What You Need to Know About Reverse Sneezing in Flat Nosed Dogs

We love our flat-nosed dogs, from pugs to bulldogs. They’re loyal and friendly dogs that you can’t help but become attached to. Unfortunately, flat-nosed dogs come with a myriad of health and breathing problems.

The first time I heard my pug reverse sneezing, I thought he was having an asthma attack. I was terrified and didn’t know what to do other than to rush him to the vet.

According to my vet, I wasn’t the first dog owner to take my dog to see them for this strange behavior and the strange sounds that come along with it.

Thankfully, that horrible choking or honking sound that had terrified me so much was just a reverse sneeze. I had never heard of a reverse sneeze before this incident.

So, what in the world is a reverse sneeze?


The first time my pug, Champ, reversed sneezed, I rushed him to the hospital.

What is Reverse Sneezing?

Reverse sneezing (inspiratory paroxysmal respiration or pharyngeal gag reflex) is when a dog pulls air into their nose too fast, the opposite of a normal sneeze. It irritates the inside of your dog’s nose, which causes this inward sneeze.

Reverse sneezing can happen in any dog but it’s a more common occurrence in flat-nosed and flat-faced breeds.

When a dog reverse sneezes, they extend their neck while making a choking or snorting sound. They’ll keep inhaling and their legs or elbows might extend out. Some dogs, like my pug, will lick their noses in the process of one of these sneezes.

Since your pup is inhaling so much air through their nose, it makes it harder for them to breathe. So, their chest expands when they try to catch their breath and stop the tickle inside their nose.

They can make a variety of noises during one of these sneezes like: choking, snorting, and some have even compared it to a honking like you hear in geese.

A reverse sneeze only lasts a few seconds to a minute. After the episode is finished, your dog will go back to normal, as if nothing happened.


Pugs and other flat-nosed dogs often lick their noses to help them breathe. 

Causes of Reverse Sneezing

Dogs with flat faces and flat noses (brachycephalic dogs) are more prone to reverse sneezing and other breathing problems than any other breeds.

These types of dogs have a long soft palate. The palate is the flexible part of the roof of a dog’s mouth, towards the back of their throat.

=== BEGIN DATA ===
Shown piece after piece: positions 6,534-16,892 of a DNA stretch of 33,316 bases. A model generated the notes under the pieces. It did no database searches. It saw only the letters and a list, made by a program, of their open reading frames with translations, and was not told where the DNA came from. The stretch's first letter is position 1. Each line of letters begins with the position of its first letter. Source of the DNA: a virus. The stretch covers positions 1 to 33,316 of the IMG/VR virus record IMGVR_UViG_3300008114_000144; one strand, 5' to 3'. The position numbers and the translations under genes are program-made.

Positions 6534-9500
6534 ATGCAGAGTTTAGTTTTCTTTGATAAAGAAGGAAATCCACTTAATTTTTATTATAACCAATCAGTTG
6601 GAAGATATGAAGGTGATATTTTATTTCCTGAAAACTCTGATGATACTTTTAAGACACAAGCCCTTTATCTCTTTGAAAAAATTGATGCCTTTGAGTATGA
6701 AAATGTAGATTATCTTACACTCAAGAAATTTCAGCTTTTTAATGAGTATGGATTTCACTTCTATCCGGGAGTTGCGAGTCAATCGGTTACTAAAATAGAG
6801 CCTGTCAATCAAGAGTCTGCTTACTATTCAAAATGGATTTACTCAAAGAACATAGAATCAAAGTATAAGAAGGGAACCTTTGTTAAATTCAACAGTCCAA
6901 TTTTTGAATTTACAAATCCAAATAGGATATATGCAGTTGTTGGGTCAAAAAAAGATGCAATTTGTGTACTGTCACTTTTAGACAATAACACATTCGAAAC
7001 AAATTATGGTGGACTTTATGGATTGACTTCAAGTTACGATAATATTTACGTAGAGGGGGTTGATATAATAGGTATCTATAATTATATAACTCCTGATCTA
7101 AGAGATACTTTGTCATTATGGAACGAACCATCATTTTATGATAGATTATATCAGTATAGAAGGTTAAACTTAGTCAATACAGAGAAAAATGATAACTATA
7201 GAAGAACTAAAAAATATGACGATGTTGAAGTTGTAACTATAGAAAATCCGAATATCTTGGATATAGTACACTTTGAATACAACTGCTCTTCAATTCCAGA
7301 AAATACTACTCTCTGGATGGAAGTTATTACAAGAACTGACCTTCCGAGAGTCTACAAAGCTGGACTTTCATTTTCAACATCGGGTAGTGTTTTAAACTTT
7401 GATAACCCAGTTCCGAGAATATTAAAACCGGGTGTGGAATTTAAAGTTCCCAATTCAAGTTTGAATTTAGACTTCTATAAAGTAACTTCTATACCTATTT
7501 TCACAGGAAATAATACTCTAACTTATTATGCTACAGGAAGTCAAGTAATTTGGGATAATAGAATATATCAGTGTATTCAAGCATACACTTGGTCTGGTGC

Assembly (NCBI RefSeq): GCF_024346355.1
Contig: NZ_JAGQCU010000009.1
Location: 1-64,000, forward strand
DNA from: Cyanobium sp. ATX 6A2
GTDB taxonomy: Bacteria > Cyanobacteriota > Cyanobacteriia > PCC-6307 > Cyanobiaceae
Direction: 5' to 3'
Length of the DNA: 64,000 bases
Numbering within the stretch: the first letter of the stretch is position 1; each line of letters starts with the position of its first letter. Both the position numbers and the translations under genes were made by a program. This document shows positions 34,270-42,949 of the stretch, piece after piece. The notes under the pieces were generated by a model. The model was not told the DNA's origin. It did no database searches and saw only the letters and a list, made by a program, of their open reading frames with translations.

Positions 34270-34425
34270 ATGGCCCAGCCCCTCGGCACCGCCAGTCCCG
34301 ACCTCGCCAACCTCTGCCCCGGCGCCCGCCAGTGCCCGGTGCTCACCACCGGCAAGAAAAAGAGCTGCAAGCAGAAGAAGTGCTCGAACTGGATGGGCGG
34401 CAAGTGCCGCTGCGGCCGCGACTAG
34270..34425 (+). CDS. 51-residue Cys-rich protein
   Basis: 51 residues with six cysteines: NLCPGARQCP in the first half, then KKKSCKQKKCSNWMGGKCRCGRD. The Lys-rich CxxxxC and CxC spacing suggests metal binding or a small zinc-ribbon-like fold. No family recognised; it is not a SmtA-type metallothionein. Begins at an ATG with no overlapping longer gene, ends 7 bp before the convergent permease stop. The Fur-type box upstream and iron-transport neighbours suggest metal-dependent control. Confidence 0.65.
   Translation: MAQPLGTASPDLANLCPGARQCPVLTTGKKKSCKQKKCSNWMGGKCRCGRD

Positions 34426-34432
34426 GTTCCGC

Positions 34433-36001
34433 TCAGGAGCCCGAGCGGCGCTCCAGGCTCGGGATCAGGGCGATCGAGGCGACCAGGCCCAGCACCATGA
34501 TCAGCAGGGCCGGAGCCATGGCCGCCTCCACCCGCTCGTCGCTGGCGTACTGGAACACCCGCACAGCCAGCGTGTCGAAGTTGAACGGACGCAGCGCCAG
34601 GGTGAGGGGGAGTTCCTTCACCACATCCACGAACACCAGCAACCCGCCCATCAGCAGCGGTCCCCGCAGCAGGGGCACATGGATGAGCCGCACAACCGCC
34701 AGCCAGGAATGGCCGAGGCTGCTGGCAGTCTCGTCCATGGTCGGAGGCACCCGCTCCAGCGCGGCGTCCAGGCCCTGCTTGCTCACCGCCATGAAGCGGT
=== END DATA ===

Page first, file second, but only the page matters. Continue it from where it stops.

These breeds can accidentally pull this soft palate to the back of their throat, which can cause reverse sneezing from the irritation.

Since they also have smaller throats, it’s easier for their throats to get irritated too, also resulting in a reverse sneeze.

Other causes of reverse sneezing include:

  • Allergies to dust, pollen, chemicals, cigarette smoke, and other irritants
  • Drinking or eating too fast
  • Getting overexcited
  • Pulling too hard on the leash or wearing a collar that’s too tight
  • Humidity or very cold air

If your dog is suffering from chronic reverse sneezing it could be because of:

  • Constant contact and exposure with irritants that your dog is allergic to
  • Periodontal disease
  • Nasal mites
  • Growths in the nasal area like polyps or tumors
  • Other respiratory issues

Treatments of Reverse Sneezing

If your pup only reverse sneezes from time to time, you don’t need to worry about any other health conditions. It’s just as normal for dogs to reverse sneeze as it is for them to have a regular sneezing.

If your dog is in the middle of a reverse sneezing episode, keep calm. If you freak out, your dog will get scared and continue to suck in too much air through their nose. This makes the episode last longer.

When my pug has an episode, I cover his nose for a few seconds. This technique sounds crazy but tons of put owners use it. It works almost every time.

Covering your dog’s nose for a short period forces them to catch their breath and helps end the sneezing episode.

Every now and then, my pug will start sneezing again within a few minutes. So, I rub his throat to comfort him and help ease the itch just a little.

However, if your dog is reverse sneezing quite often, you’re going to want to head to the vet.

Even though flat-faced and flat-nosed dogs are more prone to reverse sneezing, you still want to get your dog checked out for any underlying health issues that could be causing chronic reverse sneezing.

Depending on what’s causing the incessant sneezing in your pup, your vet will have different treatments.

Allergies


Allergies are a common issue that causes reverse sneezing in dogs.